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Giricek leaves road trip, returns to Salt Lake for MRI

SHARE Giricek leaves road trip, returns to Salt Lake for MRI

BOSTON — Jazz shooting guard Gordan Giricek returned to Salt Lake City from Boston on Thursday to undergo an MRI exam today on a problematic Achilles tendon.

Giricek last season played in 37 games, starting 36. But late last season Giricek missed 42 games with tendinitis in his left Achilles. Now, it's the right Achilles — a thick tendon connecting the calf muscle to the heel — that's causing him concern.

Team spokeswoman Cindy Edman said the Jazz won't know more about the injury's extent until after today's exam.

In any event, Giricek is not expected to rejoin the Jazz for the rest of a three-game trip that concludes Saturday at Milwaukee.

The 29-year-old veteran from Croatia played 19 minutes and scored 11 points on 4-of-9 shooting from the field in Utah's 96-89 loss at New Jersey on Wednesday.

He showed no obvious signs of being hurt while playing but did have his ankle wrapped with a heavy pad that he took off before entering the game.

Giricek accompanied to the team to Boston for tonight's game against the Celtics, but trainer Gary Briggs decided to send him back to Utah on Thursday.

Giricek didn't play in the Jazz's season-opener last week, and afterward coach Jerry Sloan said it was because he had not worked hard enough in practice. Since then, however, he's played at least 16 minutes and scored at least five points in each game, all off the bench.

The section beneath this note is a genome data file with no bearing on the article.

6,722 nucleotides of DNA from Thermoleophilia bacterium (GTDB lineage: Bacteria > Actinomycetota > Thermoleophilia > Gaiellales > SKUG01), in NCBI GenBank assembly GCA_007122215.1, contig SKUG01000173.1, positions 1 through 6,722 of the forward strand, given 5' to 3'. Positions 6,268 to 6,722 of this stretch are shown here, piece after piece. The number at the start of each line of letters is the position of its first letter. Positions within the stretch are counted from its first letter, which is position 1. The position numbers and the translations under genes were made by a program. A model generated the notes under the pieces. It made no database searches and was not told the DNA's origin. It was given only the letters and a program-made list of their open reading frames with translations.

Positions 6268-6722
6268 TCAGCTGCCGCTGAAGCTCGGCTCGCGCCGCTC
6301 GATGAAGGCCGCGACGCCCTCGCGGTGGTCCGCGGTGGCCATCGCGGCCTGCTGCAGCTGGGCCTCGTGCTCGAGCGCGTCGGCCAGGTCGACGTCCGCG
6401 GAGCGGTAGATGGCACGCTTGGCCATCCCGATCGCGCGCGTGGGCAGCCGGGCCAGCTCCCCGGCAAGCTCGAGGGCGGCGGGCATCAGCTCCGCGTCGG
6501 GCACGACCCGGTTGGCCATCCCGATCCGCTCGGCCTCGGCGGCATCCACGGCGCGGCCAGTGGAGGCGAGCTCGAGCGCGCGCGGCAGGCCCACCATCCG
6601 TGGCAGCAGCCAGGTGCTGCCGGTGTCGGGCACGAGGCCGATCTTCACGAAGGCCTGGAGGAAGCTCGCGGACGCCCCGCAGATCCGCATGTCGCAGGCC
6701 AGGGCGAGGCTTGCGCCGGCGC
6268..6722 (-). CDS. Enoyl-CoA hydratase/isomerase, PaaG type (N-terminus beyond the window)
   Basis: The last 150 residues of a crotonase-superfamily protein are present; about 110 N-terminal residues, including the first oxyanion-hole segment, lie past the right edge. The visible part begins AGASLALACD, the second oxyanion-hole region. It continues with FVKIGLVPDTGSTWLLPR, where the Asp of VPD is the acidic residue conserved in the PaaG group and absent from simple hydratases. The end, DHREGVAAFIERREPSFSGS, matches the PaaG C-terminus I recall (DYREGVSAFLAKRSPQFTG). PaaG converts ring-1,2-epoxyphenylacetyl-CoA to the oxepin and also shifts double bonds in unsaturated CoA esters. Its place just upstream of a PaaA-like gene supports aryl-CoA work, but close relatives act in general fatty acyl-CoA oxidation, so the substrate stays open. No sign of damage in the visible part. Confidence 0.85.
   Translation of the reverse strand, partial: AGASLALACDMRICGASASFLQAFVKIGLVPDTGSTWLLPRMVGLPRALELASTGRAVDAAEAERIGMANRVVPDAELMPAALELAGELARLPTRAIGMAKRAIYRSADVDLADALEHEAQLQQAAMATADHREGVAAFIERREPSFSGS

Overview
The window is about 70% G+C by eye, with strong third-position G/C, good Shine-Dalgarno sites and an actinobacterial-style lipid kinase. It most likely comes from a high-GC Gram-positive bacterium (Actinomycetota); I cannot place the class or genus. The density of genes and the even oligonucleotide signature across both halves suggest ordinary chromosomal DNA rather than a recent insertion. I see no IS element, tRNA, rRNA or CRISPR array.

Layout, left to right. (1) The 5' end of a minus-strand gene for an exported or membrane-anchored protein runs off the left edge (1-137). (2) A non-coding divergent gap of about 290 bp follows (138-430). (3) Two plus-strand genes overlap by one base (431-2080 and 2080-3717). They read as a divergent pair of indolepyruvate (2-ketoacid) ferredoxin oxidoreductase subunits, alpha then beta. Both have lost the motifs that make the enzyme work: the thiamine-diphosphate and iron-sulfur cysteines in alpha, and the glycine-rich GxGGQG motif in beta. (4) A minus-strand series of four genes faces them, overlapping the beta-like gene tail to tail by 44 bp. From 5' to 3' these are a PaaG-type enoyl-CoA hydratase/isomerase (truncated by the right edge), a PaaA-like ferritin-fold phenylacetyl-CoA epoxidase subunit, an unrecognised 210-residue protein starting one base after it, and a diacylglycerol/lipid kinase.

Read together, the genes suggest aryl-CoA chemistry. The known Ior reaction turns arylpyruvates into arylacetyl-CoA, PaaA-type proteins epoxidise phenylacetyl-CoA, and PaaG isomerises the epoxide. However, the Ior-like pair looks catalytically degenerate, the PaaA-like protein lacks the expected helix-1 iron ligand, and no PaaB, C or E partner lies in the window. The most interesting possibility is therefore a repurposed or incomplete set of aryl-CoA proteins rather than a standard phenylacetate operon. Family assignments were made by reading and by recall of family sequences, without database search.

More recently, Giricek had moved ahead of first-round rookie Ronnie Brewer as first off the bench behind starter C.J. Miles.

SLOW START: In their season's first four games, the Jazz led after the opening quarter each time. They never opened with fewer than 27 points in the first 12 minutes. Their advantage heading into the second quarter, in fact, was never less than five points — and, in the season's second outing, at Phoenix, it was as high as 11.

No wonder the Jazz bemoaned a first period Wednesday in which they scored just 21 and trailed New Jersey by six en route to their first loss.

"It's tough to be on the road against a good team and get down 10, 12, 13 points," forward Matt Harpring said after the Jazz went down by as many as 14 points in the second quarter.

"We can't keep digging ruts and climbing our way out and expect to win every game," point guard Deron Williams added. "Eventually it's gonna catch up with you."

Sloan was surprised his club came out so flat, but seemed to know why.

"They put pressure on us, we turned the ball over trying to get into our offense — and then we kind of got hesitant after that," said Sloan, who chided his team for being "kind of sluggish" bringing the ball up early on. "We didn't have any energy, it seemed like, until later on when we started executing a little bit better and taking shots when they were there rather than just kind of walking up.

"That's a huge concern. Are we gonna just be satisfied, or are we gonna compete for 48 minutes? I don't think we came out with that attitude that we're gonna compete. We were just trying to get through it, it looked to me like. And we aren't good enough to do that, because we don't have the superstar players who can get to the free-throw line.

"Our guys have, I think, played pretty well for the most part," he added. "But they've got a lot to learn we can't come out the way we did."

WELCOME, ROOKIE: Jazz second-round draft choice Paul Millsap, who has played in every game so far this season, got a real welcome to the NBA when asked to guard smaller, quicker Nets star Richard Jefferson in Wednesday's fourth quarter.

The forward from Louisiana Tech held his own.

"Paul did a pretty good of trying to stay out there," Sloan said.

"He came in and gave us a lot of energy defensively, and rebounding-wise," Williams added.

Millsap hardly seemed fazed by the daunting task.

"I'm glad Coach had faith in me to put me out there," he said.


E-mail: tbuckley@desnews.com